PERENNIAL FAVORITES: The Umbrian plant ladies and I

umbrian-plant-ladies
“Baa BEAR ahhh” “Baa BEAR ahhh”

Who IS she calling? I am at a drive-by Piante e Fiore garden center place along the lake for the third time this trip. Every time we drive this direction for food or furniture odds and ends I stop for a couple more flats of plants. I was here a week ago and had loaded our Fiat Panda rentacar up with flats and yet more flats of happy spring additions to our garden. But that time, due to too many previous stops, that we were euro-challenged. Sigh. And then I found out – at the cash register – that they take only Bancomat cards (that normal Italians have) and not Credit cards that look just like them (that I have.) My credit cards work AT the Bancomat, when we use them for getting cash. I’m explaining that to the sympathetic-eyed man at the cash register. (Like the foreigner that I was born to be, and obviously ever will be. Allora.)

Yes, we should have gotten yet more euros. Since we merrily shopped our way thru the first batch earlier in the day. But, weirdly, the nursery didn’t care a bit. Money? No money? Apparently all the same to them. My saleslady just waved me off and said “next time you’re going by” To a total stranger like me, 44 euros of product? I said oh, no and started pulling things out of the car and she more or less physically stopped me, really wouldn’t hear of it. Not only did she insist we make off with their merchandise, but she topped off my pile of plants with a big pot of complimentary parsley. A gift to go with everything we’d “bought.”

It’s an hour round trip so, on one hand, I’d almost rather have a few less plants than come back. But on the other hand, in the big scheme of things, that kind of blind faith, do-unto-others attitude is in short supply in the world and really should be encouraged. So, here I am on a return trip, euro/cash in hand. “My” sales lady was effusive and laughing as she made me change, at the register. Happy she had taken a chance on me and been proved right.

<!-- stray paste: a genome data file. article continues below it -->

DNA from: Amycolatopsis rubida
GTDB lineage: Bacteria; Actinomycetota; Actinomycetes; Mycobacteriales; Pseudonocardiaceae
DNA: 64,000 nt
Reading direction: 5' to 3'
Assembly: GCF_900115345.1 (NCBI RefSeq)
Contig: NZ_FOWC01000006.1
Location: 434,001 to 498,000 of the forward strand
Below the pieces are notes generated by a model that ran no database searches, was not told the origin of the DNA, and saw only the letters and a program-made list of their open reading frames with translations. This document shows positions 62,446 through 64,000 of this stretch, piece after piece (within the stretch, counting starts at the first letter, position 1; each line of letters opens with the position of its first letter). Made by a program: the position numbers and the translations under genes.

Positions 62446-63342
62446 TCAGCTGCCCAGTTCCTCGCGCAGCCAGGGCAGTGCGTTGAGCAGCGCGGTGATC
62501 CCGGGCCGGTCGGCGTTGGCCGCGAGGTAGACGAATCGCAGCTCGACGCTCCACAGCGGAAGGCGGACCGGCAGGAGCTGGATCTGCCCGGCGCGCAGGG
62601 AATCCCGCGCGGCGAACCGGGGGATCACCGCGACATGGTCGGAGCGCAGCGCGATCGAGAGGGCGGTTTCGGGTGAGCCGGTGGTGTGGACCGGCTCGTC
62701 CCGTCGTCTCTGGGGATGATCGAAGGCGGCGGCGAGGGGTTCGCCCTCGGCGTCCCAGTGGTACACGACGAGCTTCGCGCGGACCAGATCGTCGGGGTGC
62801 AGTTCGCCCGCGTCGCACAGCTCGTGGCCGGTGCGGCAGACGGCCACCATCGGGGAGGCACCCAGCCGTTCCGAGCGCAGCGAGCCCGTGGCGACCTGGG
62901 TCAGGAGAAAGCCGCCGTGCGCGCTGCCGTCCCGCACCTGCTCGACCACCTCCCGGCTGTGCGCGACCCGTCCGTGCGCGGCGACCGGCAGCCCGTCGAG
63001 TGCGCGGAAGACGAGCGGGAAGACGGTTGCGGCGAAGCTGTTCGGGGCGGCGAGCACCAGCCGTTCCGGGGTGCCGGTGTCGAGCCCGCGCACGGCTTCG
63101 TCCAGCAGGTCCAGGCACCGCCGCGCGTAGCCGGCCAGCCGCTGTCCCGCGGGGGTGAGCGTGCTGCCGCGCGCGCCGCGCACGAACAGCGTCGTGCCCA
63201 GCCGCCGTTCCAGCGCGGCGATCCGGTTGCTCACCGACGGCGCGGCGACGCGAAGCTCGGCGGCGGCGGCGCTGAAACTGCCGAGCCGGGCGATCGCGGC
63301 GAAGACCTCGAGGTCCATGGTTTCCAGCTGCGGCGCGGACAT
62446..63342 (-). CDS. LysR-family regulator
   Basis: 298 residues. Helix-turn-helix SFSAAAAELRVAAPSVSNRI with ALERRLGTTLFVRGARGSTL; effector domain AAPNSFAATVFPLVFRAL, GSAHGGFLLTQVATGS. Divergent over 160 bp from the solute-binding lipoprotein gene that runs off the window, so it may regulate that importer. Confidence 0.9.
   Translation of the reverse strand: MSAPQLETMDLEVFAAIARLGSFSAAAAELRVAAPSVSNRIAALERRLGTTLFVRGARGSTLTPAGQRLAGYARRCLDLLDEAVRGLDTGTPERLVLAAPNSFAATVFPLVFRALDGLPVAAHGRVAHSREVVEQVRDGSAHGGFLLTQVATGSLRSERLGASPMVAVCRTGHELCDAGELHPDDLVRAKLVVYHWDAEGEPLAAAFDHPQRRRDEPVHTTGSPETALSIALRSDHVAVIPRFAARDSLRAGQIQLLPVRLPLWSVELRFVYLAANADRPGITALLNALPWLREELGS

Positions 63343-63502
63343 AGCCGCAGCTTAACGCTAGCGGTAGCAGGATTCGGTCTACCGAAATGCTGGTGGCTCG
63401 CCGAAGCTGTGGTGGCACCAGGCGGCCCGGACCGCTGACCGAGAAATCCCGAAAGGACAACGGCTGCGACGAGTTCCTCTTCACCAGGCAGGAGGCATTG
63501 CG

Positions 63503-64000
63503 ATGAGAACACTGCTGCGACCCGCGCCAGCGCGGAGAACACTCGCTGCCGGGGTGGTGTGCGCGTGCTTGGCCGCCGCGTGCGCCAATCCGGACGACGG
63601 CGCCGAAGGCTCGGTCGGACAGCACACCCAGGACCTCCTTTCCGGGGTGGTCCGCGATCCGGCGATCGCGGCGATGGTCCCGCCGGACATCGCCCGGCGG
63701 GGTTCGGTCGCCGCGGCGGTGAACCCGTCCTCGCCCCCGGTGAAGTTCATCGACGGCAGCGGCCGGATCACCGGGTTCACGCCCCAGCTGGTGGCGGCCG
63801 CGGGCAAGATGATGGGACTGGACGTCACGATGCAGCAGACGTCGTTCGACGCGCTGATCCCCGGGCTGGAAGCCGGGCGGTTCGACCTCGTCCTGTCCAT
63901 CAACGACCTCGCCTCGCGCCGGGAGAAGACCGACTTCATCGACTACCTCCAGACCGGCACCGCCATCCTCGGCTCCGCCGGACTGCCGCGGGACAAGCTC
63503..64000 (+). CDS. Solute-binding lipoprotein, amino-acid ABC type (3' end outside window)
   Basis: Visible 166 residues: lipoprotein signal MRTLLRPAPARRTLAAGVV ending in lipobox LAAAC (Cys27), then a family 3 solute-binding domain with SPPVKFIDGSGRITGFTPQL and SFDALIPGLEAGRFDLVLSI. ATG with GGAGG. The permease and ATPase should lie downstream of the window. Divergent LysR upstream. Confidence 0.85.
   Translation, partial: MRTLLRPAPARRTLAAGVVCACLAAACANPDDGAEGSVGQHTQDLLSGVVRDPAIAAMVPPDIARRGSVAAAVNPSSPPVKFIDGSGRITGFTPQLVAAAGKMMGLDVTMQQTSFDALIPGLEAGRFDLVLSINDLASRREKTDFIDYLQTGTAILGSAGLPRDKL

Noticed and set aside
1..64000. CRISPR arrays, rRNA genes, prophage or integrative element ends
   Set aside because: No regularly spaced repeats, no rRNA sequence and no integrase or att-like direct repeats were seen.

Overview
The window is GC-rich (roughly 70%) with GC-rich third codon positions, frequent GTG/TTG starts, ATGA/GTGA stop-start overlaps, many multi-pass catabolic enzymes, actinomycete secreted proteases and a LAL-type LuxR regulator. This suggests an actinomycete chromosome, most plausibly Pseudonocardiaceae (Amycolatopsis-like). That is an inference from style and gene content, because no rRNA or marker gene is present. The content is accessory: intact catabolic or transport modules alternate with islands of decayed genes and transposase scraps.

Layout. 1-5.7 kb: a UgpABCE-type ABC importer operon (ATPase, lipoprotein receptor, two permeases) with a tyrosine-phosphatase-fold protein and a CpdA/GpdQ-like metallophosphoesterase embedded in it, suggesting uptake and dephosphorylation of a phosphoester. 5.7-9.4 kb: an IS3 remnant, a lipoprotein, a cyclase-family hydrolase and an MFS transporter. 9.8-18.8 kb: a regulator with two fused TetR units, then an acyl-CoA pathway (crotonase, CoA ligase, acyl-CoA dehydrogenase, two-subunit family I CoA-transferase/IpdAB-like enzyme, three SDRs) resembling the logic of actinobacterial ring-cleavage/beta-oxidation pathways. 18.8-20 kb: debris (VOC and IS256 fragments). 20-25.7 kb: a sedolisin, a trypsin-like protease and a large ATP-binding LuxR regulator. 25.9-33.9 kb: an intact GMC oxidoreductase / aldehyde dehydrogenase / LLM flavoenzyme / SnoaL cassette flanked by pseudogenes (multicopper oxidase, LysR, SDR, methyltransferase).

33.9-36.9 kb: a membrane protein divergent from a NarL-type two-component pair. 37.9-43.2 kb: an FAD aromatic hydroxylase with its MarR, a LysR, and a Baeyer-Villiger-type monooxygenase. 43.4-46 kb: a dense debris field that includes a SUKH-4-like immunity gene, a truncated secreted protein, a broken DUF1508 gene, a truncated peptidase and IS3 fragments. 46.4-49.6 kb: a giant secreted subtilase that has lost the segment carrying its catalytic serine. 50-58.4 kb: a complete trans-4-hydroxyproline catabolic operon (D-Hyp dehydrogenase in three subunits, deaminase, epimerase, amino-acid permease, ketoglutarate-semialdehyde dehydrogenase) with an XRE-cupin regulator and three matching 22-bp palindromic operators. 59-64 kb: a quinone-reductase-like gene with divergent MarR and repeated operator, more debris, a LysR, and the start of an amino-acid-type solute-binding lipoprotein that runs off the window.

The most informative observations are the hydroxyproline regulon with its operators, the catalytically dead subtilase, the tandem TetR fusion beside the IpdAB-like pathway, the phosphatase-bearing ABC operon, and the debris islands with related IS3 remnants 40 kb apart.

In the confusion of my previous daring daylight raid on them, I hadn’t caught the names of some of the plants I’d bought, so I thought this would be a good chance to ask. My lady had tried to tell me the name of one of the plants was “Perennial.” Yes, that’s nice to know, but maybe what kind of perennial?

Beyond perennial, she’s not sure. So, that is why we’re standing outside the shop door and singing “Baa BEAR ahhh” “Baa BEAR ahhh”
The way she’s doing it is sounds so fun, so musical, I can’t help joining in the chorus while shading my eyes and trying to see where we are aiming our collective voices. At a certain point, my eyes adjust to the sun and HOLY SHOOT, BATMAN! Is that a supermodel watering a rack of plants off to the side of the parking lot? In one, slow, motion, she swings her black mane over her right shoulder, cocks an eyebrow at us, turns, and and and starts walking toward us. And walking towards us. Where was I? Italy. Good, good. Plants. Yes! Plants! Something . . . about a plant. Yes, yes, that is it! “Can you tell me the name of this plant?”

Just for the record, we do not get this Hollywood Look at the nurseries I frequent in Maine. I’m pretty sure we do not. Now, I’ve got a plant lady on each side of me. I’m putting on writing glasses, balancing plants, note book, pencil. My blonde sales lady, to my right, is still spelling “Perenni” ok, ok, got that. The brunette, to my left, in the OMG chocolate brown sweater knew what I meant and began patiently pronouncing and spelling the long, long two part Latin name. “C.A.M.P.A.N.U.L.A. C.A.R.P.A.T.I.C.A. . . . C.A.M.P.A.N.U.L.A. C.A.R.P.A.T.I.C.A.” See? Just like it sounds.

You know that thing Italians do? Where they pronounce their written letter “e” like we would pronounce our letter “A?” And when they say “eEE” – at some academic level – we know they mean the letter we would write as an “i” but it still is swirling around in our head as our English letter “e?” Well, I had some that going for me, but with all the other distractions here . . . . allora.

MORAL OF THE STORY: Always, always pay your bills. You will be rewarded in heaven. And sometimes, right here on earth.

See you in Italy,

Stew Vreeland

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